After going 2-for-4 with a home run Monday in the Mets’ 7-1 win over the Washington Nationals, Cespedes has an MLB-leading 15 homers on the season. He also leads the NL in OPS (1.060) and RBI (36).

By any measure, he’s raking. And the Mets, at 26-18, are just a half-game back of Washington in the NL East.

It’s a continuation of the success Cespedes enjoyed with New York last year, when he hit 17 home runs with a .942 OPS in 57 games after a late July trade from the Detroit Tigers.

The Mets, of course, rode their stable of arms and Cespedes‘ scalding bat to a division title and ultimately advanced to the World Series.

The 30-year-old Cuban masher then tested free agency, seeking six years and nine figures, but eventually re-upped with the Mets on a three-year, $75 million deal with a one-year opt-out. 

Now, barring a catastrophic injury, Cespedes will surely pull that opt-out ripcord and get showered with cash this winter in a weak free-agent class. 

That’s a discussion for another day, however. For now, Cespedes and the Mets are focused on another deep run together. And if he keeps swinging like this, Cespedes could be setting himself up for some shiny new hardware.

It’s obviously way too early to handicap the awards races; a lot can and will change between now and the 162-game finish line.

At present, however, there’s a short list of MVP front-runners in the Senior Circuit, and Cespedes is on it.

It begins with Washington Nationals right fielder Bryce Harper, the reigning NL MVP. Still just 23 years old, Harper is having an exemplary follow-up campaign with 11 home runs, 30 RBI and a .989 OPS. And his brash, Make Baseball Fun Again personality is firmly intact.

Then there’s Los Angeles Dodgers left-hander Clayton Kershaw, the 2014 NL MVP, who leads the majors in strikeouts, WHIP and innings pitched.

If you like a dark horse, lay some money on Colorado Rockies third baseman Nolan Arenado, whose 14 home runs, .979 OPS and Gold Glove-caliber defense mostly obscure the Rockies’ mediocrity and the perceived Coors Field effect.

Stack Cespedes‘ early output next to any of those players’, however, and you can make a case that he’s the leader in the clubhouse.

If you put extra stock in the “valuable” part of the equation, it’s worth noting that the Mets’ vaunted starting rotation hasn’t been quite as dominant as advertised, with right-hander Matt Harvey, in particular, wobbling. 

And now, New York is dealing with the loss of first baseman Lucas Duda, who is expected to miss significant time with a stress fracture in his lower back. Duda was the Mets’ home run leader each of the past two seasons, which makes the presence of Cespedes‘ stick all the more essential.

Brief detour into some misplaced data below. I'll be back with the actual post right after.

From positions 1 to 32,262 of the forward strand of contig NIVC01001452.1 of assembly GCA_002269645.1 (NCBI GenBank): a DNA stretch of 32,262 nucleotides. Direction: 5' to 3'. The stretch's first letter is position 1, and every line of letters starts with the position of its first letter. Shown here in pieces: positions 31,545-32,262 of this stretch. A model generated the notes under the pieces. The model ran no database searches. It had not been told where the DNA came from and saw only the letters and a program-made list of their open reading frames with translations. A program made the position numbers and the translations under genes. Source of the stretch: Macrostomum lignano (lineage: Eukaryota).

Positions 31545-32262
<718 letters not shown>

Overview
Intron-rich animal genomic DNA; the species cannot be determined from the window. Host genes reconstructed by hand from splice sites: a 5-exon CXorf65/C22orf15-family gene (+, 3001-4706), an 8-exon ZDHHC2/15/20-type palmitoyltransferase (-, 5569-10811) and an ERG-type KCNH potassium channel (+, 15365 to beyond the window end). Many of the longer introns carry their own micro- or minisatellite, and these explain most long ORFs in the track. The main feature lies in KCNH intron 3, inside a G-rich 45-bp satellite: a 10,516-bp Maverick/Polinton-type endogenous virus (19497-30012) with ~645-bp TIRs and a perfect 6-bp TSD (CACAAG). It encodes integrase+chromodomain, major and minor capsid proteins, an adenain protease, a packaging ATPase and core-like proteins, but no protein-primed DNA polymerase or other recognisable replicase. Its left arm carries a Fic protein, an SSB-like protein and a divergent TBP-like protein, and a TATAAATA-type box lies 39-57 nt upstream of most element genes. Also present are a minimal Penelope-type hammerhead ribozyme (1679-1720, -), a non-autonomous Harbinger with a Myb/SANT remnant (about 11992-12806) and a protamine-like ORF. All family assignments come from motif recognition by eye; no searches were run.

Cespedes has boasted game-changing pop since arriving in the big leagues in 2012 with the Oakland A’s. But one of the hallmarks of his success so far in 2016 has been increased patience and plate discipline.

After drawing just 33 walks in 159 games last season, Cespedes has already coaxed 17 free passes in 40 games this year.

“He’s really shrunk his zone, and I’m so proud of that,” Mets hitting coach Kevin Long said, per Kevin Kernan of the New York Post. “It’s easier said than done. He’s been one way for a long time and he’s been very successful at it, but he’s a different animal right now.”

Cespedes concurred.

“I’m being more selective at home plate and that has allowed me to hit more home runs,” he said, per Kernan. “A lot of Cuban players are hitters who swing at balls out of the zone. Having to adjust to a smaller strike zone is a task.”

Cespedes is also hitting more balls in the air and fewer on the ground than he did last season, which helps explain the power surge. At the same time, as FanGraphsDave Cameron noted, “Cespedes has somehow pulled off the pretty rare trick of adding power without having to swing and miss more often, and that has made him a substantially better hitter than he was earlier in his career.”

We’re still in “it’s early” caveat land. Cespedes‘ walk rate could regress, bringing his OPS down with it. But he’s been doing this superstar thing long enough, particularly in a Mets uniform, to believe it’s far more than a sample-size mirage.

Cespedes is for real. 

The better he plays, the more likely he is to opt out and bolt for a Brink’s truck payday after the season. But, as they attempt to march back to October, that’s a risk the Mets will gladly take.

Go ahead, Queens faithful, start the chant: “M-V-P, M-V-P…”


All statistics current as of May 23 and courtesy of MLB.com and FanGraphs unless otherwise noted.

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Michael Conforto, Yoenis Cespedes Fueling Explosive Mets’ Streak Up NL East

Yoenis Cespedes gets the attention, as he should. But the New York Mets‘ 12-run third inning got going Friday night when Michael Conforto doubled home the game’s first run.

Cespedes’ recent power surge has made the Mets look unbeatable. But the Mets’ surge really began when manager Terry Collins put a 23-year-old kid into the third spot in the batting order.